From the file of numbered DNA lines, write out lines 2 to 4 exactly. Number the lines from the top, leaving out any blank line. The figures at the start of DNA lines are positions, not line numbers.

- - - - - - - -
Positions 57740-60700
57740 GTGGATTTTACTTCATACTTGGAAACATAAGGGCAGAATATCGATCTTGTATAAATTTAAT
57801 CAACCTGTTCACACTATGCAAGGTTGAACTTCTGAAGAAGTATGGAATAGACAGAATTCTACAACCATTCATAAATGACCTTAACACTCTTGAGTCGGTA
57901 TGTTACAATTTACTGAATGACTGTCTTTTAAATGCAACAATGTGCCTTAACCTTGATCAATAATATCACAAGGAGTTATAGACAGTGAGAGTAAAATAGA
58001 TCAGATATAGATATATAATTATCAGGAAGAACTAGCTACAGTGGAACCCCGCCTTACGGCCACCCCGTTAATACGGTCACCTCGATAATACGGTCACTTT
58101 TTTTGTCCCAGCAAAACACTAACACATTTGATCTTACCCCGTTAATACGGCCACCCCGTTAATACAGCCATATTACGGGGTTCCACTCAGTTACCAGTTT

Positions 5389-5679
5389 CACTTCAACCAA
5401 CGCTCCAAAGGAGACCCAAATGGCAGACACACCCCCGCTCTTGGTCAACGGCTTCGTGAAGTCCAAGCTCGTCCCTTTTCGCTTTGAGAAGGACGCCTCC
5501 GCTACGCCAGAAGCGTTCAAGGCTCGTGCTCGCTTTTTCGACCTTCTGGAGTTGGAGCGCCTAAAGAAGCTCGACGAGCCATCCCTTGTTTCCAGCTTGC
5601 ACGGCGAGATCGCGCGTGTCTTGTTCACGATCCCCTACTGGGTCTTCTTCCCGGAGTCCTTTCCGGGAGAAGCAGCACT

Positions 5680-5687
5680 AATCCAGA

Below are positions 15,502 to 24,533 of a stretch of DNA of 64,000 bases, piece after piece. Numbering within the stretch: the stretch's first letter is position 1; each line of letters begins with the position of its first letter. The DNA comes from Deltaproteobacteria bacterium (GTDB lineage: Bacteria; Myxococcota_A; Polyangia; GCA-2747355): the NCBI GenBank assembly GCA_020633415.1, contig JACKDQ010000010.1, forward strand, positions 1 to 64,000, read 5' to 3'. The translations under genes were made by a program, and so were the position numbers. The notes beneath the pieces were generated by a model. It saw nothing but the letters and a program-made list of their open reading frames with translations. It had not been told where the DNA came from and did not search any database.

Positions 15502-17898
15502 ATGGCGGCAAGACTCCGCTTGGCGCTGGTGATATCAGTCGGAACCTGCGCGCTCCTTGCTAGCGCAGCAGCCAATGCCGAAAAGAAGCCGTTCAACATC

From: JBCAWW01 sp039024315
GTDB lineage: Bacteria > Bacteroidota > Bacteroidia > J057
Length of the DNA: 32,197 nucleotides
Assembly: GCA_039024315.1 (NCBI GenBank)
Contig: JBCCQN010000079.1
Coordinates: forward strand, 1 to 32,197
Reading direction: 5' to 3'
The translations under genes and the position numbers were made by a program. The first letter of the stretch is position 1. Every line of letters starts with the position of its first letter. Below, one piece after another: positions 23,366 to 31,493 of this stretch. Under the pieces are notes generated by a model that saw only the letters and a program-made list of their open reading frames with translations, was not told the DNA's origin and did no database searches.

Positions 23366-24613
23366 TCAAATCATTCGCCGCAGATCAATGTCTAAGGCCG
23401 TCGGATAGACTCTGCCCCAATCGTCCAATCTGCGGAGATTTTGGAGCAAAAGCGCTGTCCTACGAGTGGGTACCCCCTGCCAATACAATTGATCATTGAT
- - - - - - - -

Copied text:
57740 GTGGATTTTACTTCATACTTGGAAACATAAGGGCAGAATATCGATCTTGTATAAATTTAAT
57801 CAACCTGTTCACACTATGCAAGGTTGAACTTCTGAAGAAGTATGGAATAGACAGAATTCTACAACCATTCATAAATGACCTTAACACTCTTGAGTCGGTA
57901 TGTTACAATTTACTGAATGACTGTCTTTTAAATGCAACAATGTGCCTTAACCTTGATCAATAATATCACAAGGAGTTATAGACAGTGAGAGTAAAATAGA